Heroin overdoses killed 10,574 Americans in 2014, while prescription painkiller abuse led to an additional 18,893 deaths the same year, according to the National Center on Health Statistics. Ohio alone clocked 2,744 overdose deaths in Ohio, the fifth highest among U.S. states per capita and an 18.3 percent increase in overdose deaths from 2013 to 2014.

Outside of the rise of drug courts, there's little evidence that the trend will slow down or reverse. That's especially true in places like Lorain County where, for instance, Elyria police reported 14 drug overdoses between Feb. 19 and March 2, three of which were fatal. The new typical heroin user is white and living outside of a major city, where access to the heroin trade is easy and access to activities that improve quality of life is lower.

"Obviously, these drugs affect all walks of life, and right now, we see a lot of it hitting people in their late teens and early 20s," Elyria Sgt. James Welsh said during a recent press conference, which followed the arrests of nine alleged "high-level" drug traffickers in Lorain and Elyria. "It takes a toll on the families of the victims involved. Obviously, it's one of the reasons that we put so much time, effort and resources into the drug problem because of how it affects society."

Heroin deaths breach Cuyahoga County borders, as well. The Cuyahoga County Medical Examiner recently reported that heroin deaths in Cuyahoga County decreased by more than 7 percent since 2007, to 183 in 2015. The county's fentanyl death total for 2015 "nearly tripled from 2014, with 89 ruled cases, with 41 of those cases containing both heroin and fentanyl." From March 10 to March 14, Cuyahoga County reported 13 heroin- or fentanyl-related overdose deaths.

At the time Miraldi was beginning to see potential participants last fall, Lorain County Drug Task Force commander Dennis Cavanaugh — who is not involved in the drug court program — told the Chronicle-Telegram that drug crimes in the county comprise an estimated 85 to 90 percent of the cases his officers were investigating. "It doesn't look like it's getting better anytime soon," he said.

"So many other crimes are driven by this," Miraldi says. These aren't typically offenses of violence, though. Crimes like forgery, theft, breaking and entering: These spike as heroin rings expand in a given area.

Because low-level charges carry with them low levels of supervision, opiate addicts rung up on small-time forgery bits are freer than the county would prefer to go score a fix and endanger themselves and others. It becomes cyclical. As Miraldi puts it, these defendants tend to be the "highest-need" subjects of the criminal justice system.

"I'm recognizing that these people are not criminals: They are by statute, but we've got to really ramp up the supervision," Miraldi says. "If you're on normal intervention, you're going to see your probation office maybe once a month. You're going to be drug-tested maybe once a month. And then when you do test positive, it's going to be two to three months before you're in front of me on a probation violation hearing. Now? You're going to be tested at least three times a week. If you test positive, you're going to see me next week. So they know: immediate consequences, immediate sanctions.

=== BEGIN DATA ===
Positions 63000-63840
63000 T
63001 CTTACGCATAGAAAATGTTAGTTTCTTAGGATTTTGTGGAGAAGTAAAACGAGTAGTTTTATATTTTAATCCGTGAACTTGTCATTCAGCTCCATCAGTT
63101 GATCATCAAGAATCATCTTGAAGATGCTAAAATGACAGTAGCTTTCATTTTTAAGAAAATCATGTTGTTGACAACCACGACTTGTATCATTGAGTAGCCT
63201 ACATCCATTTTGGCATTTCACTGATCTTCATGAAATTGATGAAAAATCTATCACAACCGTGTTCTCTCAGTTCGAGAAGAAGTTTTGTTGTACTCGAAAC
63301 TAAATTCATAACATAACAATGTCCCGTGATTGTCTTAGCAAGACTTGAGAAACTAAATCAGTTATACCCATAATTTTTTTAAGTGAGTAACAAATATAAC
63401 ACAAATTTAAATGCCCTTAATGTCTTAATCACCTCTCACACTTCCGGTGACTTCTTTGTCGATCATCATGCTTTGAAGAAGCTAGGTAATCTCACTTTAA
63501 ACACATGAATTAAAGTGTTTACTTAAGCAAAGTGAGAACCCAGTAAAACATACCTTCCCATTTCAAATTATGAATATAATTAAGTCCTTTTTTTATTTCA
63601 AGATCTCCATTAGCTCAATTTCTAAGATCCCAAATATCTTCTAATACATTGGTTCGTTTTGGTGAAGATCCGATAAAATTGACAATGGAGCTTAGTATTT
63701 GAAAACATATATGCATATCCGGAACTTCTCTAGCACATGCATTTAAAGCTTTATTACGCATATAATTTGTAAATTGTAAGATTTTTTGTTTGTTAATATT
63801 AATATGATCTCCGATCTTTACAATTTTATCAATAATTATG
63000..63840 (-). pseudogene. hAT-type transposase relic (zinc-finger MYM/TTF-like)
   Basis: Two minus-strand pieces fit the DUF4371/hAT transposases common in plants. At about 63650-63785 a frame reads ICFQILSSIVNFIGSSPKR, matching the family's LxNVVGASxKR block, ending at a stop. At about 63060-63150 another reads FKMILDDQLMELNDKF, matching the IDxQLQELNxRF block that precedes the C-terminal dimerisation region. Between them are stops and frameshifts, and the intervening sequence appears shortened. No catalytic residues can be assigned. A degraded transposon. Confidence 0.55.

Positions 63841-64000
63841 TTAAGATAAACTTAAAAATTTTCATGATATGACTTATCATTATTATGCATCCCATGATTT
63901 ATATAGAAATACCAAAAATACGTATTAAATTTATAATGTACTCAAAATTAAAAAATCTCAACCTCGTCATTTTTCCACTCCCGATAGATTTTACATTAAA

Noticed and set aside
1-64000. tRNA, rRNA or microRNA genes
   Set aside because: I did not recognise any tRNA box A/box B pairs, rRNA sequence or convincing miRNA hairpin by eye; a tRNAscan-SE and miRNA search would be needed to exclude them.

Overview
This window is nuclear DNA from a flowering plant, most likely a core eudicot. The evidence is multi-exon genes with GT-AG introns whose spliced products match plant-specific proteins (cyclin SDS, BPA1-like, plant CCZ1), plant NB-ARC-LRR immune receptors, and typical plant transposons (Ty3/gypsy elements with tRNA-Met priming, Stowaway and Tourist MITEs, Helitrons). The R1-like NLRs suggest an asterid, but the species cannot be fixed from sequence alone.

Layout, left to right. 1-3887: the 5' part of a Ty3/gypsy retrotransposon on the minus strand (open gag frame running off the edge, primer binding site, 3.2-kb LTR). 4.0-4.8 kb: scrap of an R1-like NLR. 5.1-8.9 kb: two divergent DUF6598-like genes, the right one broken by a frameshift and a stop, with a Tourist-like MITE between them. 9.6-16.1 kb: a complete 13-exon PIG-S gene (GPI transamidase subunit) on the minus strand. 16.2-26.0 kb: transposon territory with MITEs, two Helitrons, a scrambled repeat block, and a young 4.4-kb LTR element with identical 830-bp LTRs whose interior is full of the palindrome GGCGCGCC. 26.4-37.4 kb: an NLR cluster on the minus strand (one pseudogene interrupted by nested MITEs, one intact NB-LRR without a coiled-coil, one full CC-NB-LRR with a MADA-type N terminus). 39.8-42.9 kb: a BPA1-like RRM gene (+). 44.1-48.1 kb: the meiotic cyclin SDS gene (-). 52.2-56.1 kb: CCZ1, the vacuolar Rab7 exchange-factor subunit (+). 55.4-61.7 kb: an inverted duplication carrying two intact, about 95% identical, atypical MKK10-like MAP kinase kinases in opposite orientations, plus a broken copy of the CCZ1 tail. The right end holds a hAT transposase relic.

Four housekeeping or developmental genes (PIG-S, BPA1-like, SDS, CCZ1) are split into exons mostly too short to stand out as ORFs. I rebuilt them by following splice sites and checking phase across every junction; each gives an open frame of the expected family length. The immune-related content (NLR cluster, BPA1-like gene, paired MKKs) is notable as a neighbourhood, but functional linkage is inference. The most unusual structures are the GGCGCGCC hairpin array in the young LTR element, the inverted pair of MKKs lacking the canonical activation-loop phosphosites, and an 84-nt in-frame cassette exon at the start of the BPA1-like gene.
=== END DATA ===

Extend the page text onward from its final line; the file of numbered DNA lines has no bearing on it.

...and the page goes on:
"The people who are doing well are getting encouragement — some of them for the first time in their life," Miraldi says, quickly deflecting credit to the treatment team and the roster of sponsors in Lorain County. "You see them well up."

But it's a constant process, and one that truly never ends, as evidenced by the testimonials of former addicts at the annual NADCP meetings. Miraldi says that the 90-day mark — the conclusion of his court's Phase I — brings with it a "pink cloud," a psychological term that indicates a sense of premature freedom from disease. "You think you've got it licked, and you're at your weakest," Miraldi says. About half of his court's participants have crossed the line to Phase II so far.


Before the advent of drug courts — and outside their walls — the reclamation of a former addict's life has always been an all-hands-on-deck undertaking. Brenda Stewart, founder of the Addict's Parents United, a statewide group that connects the parents of drug users, knows this well.

She's the parent of two children "with the disease of addiction," she says. One is four years clean; another is in jail. "So many parents feel so alone, because of the stigma that's still attached to it," Stewart says. Drug courts seem to at the very least bring the heroin epidemic more into the public and recovery-based realm. The basis for public discourse is more readily available in communities with an active drug court.

"Personally — from my own experience — my son was the project of a drug court here in Franklin County, and he graduated and his felony was dropped," Stewart says. "He actually has a life now. It gives them an opportunity that they would not have had going to prison." (Most drug courts, including Lorain County and Cuyahoga County, drop felony charges upon completion of the drug court program.)

"With the drug court, you actually have that accountability," Stewart says. "A lot of drug courts offer the Vivitrol shot or some other means — if heroin is their drug of choice, and there are all sorts of drugs out there. It's not just heroin. That seems to be the flavor of this year, but it changes.